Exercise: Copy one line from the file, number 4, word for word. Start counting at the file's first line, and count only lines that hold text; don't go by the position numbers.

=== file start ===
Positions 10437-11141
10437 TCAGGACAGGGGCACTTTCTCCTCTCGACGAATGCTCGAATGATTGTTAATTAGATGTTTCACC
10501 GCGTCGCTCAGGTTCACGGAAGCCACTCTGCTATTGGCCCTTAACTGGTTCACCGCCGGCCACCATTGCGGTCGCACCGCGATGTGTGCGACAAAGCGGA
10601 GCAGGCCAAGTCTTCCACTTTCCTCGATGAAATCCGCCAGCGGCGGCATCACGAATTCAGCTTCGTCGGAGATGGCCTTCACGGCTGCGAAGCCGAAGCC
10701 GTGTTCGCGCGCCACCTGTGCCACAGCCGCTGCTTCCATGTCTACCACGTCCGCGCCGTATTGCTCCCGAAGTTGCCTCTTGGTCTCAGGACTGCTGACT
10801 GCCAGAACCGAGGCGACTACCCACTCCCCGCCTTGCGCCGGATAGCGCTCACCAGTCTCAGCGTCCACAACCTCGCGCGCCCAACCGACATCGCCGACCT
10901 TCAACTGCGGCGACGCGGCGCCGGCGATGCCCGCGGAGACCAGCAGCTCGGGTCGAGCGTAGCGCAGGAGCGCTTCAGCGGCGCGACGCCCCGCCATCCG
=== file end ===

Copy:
10601 GCAGGCCAAGTCTTCCACTTTCCTCGATGAAATCCGCCAGCGGCGGCATCACGAATTCAGCTTCGTCGGAGATGGCCTTCACGGCTGCGAAGCCGAAGCC